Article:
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New Back-To-Back Shareholder Loan Rules

November 17, 2016

Mr. Big is a very successful businessman and has accumulated a significant amount of retained earnings in his company, BigCo. BigCo invests its retained earnings primarily in deposits and investments held by BigCo’s commercial bank, First Bank. Instead of taking money out of his company to buy a new home (and which would require the payment of a significant amount of taxes which Mr. Big deplores), Mr. Big has arranged for personal mortgage financing from First Bank.

In order to reduce the interest rate on his mortgage with First Bank, Mr. Big has arranged for BigCo to pledge its deposits and investments held with the bank as additional collateral security on his home mortgage from First Bank. On the advice of his accountants, Mr. Big pays a guarantee fee to BigCo for its provision of collateral security on Mr. Big’s mortgage with First Bank.

Mr. Big is pleased with this arrangement because his accountants have always warned him that taking a loan from BigCo and not repaying it by the end of the year following the year the loan was taken results in an income inclusion to him and a significant tax bill. Mr. Big has not taken any loans from BigCo so such provision should not apply to him, right? Well, not really!

New Back-to-Back Shareholder Loan Rules

The Department of Finance announced new back-to-back shareholder loan rules in the 2016 Federal Budget released March 22nd 2016 that applies to loans or indebtedness that is outstanding on March 22nd 2016 or is incurred after March 21st, 2016 and which is aimed at certain indirect loans made by a company to a shareholder of the company through an intermediary that circumvents the shareholder loan rules.

These new provisions apply where:

(I) a “Shareholder” has a debt or obligation (the “Shareholder Loan”) to pay an amount to an Intermediary and the Intermediary has a debt or obligation (the “Intermediary Loan”) to pay an amount to a person (the “Ultimate Lender”) that meets one of the following conditions:

      1. The Ultimate Lender’s recourse with respect to the Intermediary Loan owing by the Intermediary is limited to the Intermediary’s Shareholder Loan with the Shareholder,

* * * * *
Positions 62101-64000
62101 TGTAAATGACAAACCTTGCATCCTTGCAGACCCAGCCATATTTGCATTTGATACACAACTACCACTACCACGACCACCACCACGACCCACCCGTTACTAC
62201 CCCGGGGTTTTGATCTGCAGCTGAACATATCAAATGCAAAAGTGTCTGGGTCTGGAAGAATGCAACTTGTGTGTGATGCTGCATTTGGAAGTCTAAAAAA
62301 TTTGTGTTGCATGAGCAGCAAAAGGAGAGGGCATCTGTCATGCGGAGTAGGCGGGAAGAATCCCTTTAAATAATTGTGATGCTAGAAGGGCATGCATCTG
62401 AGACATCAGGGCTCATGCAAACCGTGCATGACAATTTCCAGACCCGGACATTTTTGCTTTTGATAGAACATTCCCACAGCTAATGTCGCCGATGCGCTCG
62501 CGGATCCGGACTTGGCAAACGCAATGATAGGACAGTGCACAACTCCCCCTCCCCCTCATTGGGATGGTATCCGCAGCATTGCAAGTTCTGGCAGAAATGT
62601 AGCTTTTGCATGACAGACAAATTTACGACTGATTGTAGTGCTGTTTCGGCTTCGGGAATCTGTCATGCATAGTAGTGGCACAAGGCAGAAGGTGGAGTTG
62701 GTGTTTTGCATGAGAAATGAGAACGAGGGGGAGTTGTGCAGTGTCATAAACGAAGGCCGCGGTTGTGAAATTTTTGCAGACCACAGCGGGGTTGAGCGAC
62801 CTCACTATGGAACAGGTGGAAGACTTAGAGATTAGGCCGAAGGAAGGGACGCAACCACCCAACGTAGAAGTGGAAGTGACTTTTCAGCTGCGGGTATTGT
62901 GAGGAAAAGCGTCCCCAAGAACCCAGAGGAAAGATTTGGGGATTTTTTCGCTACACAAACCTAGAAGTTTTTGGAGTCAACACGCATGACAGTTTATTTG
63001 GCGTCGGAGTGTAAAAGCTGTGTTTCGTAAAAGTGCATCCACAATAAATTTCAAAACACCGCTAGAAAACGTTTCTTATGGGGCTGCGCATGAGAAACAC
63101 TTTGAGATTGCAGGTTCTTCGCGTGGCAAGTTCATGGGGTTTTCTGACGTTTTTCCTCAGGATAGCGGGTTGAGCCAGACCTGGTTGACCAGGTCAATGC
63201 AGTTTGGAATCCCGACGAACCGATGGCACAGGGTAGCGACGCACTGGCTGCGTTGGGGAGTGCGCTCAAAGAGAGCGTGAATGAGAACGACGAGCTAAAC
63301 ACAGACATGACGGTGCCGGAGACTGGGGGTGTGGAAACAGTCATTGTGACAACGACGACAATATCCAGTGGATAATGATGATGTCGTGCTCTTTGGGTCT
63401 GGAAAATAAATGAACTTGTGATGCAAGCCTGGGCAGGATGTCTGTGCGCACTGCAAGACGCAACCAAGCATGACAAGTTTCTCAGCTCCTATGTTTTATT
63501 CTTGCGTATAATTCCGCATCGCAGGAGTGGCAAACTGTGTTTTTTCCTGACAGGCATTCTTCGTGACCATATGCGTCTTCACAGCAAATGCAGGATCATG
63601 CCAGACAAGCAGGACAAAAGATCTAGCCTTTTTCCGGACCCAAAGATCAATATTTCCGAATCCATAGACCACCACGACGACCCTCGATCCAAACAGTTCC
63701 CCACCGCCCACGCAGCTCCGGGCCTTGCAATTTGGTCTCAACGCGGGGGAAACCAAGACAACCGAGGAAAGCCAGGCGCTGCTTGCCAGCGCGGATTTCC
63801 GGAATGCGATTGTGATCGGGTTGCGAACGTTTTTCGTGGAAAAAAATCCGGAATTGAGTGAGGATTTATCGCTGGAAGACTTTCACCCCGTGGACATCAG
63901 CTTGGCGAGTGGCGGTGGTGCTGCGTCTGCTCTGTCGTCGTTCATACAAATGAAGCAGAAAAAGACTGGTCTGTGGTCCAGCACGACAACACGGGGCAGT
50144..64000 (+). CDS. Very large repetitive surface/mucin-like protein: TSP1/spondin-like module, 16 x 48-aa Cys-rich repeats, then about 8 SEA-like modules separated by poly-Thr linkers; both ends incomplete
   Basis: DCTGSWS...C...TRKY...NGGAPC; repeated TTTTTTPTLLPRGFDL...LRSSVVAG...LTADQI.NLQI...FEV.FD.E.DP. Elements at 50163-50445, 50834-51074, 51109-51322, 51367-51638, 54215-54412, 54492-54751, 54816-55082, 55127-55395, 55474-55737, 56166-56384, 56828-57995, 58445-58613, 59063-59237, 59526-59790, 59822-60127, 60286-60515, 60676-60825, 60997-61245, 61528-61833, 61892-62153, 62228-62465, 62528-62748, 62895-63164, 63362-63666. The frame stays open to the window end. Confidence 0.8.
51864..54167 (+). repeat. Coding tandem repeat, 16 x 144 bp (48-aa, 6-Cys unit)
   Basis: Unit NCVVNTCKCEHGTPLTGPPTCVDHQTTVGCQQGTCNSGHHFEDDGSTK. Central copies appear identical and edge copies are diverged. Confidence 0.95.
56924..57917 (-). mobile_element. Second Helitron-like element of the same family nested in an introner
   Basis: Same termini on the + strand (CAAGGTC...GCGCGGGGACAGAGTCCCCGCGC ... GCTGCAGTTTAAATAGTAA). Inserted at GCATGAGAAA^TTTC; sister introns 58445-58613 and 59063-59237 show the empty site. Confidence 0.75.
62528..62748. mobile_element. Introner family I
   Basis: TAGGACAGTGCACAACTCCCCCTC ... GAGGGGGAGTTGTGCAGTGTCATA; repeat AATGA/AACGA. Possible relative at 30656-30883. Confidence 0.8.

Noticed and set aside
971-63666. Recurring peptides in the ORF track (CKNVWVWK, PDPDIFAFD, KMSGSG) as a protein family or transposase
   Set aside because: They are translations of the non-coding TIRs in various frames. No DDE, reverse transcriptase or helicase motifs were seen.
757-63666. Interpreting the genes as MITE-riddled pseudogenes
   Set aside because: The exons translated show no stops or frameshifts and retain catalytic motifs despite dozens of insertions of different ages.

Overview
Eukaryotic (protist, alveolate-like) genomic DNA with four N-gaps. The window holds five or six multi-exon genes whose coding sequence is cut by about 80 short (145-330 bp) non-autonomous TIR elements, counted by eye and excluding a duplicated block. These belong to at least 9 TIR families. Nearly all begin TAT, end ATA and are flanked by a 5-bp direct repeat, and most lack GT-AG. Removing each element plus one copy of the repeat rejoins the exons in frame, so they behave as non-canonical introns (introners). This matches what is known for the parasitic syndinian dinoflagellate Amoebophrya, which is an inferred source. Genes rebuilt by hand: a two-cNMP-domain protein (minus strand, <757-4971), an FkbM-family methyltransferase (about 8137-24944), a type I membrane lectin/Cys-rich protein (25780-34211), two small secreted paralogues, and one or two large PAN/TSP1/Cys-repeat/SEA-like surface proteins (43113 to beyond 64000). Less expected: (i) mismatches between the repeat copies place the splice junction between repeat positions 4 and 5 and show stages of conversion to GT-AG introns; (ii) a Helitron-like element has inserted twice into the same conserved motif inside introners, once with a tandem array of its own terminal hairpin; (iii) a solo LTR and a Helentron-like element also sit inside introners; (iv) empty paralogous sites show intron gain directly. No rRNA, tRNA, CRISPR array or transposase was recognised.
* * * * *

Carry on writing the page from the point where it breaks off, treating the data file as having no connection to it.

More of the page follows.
OR

      1. It can reasonably be concluded that all or a portion of the Shareholder Loan was entered into or permitted to remain outstanding because all or a portion of the Intermediary Loan was entered into or permitted to remain outstanding.

OR

(II) the Intermediary has a “Specified Right” in respect of a particular property and the existence of the Specified Right is required under the terms and conditions of the Shareholder Loan or it can reasonably be concluded that the Shareholder Loan was entered into or permitted to remain outstanding because the Specified Right was granted or expected to be granted.

A Specified Right in respect of property means a right to mortgage, assign, pledge or in any way encumber the property in order to secure payment of an obligation or to use, invest, sell or otherwise dispose of the property.

This provision will apply where:

(I) First Bank has a debt or obligation to pay an amount to BigCo and either:

      1. recourse with respect to all or a portion of the bank’s obligations to BigCo in regards to BigCo’s deposits and investments held with the bank is limited to First Bank’s mortgage loan to Mr. Big,

OR

      1. it can reasonably be concluded that all or a portion of First Bank’s mortgage loan to Mr. Big was entered into or was permitted to remain outstanding because of BigCo’s deposits and investments with First Bank were made or permitted to remain outstanding.

OR

(II) First Bank has a right to mortgage, assign, pledge, or in any way encumber BigCo’s deposits and investments held to secure payment of Mr. Big’s Shareholder Loan owing to the bank or has a right to use, invest or sell the deposits and investments held.

If any of these conditions apply, Mr. Big will be deemed to have received a loan from BigCo, and may result in the loan being included in computing his income under the shareholder loan and which would trigger a significant tax liability to Mr. Big, unless the arrangements between BigCo and First Bank in regards to BigCo’s deposits and investments held with First Bank are changed so that they are no longer caught in these new rules.

Mr. Big should consult with his accountants to review whether these new back-to-back shareholder loan rules apply to him and if they do, to determine what can be done to mitigate their effects before it is too late.


Article written by Ken Chong, CPA, CA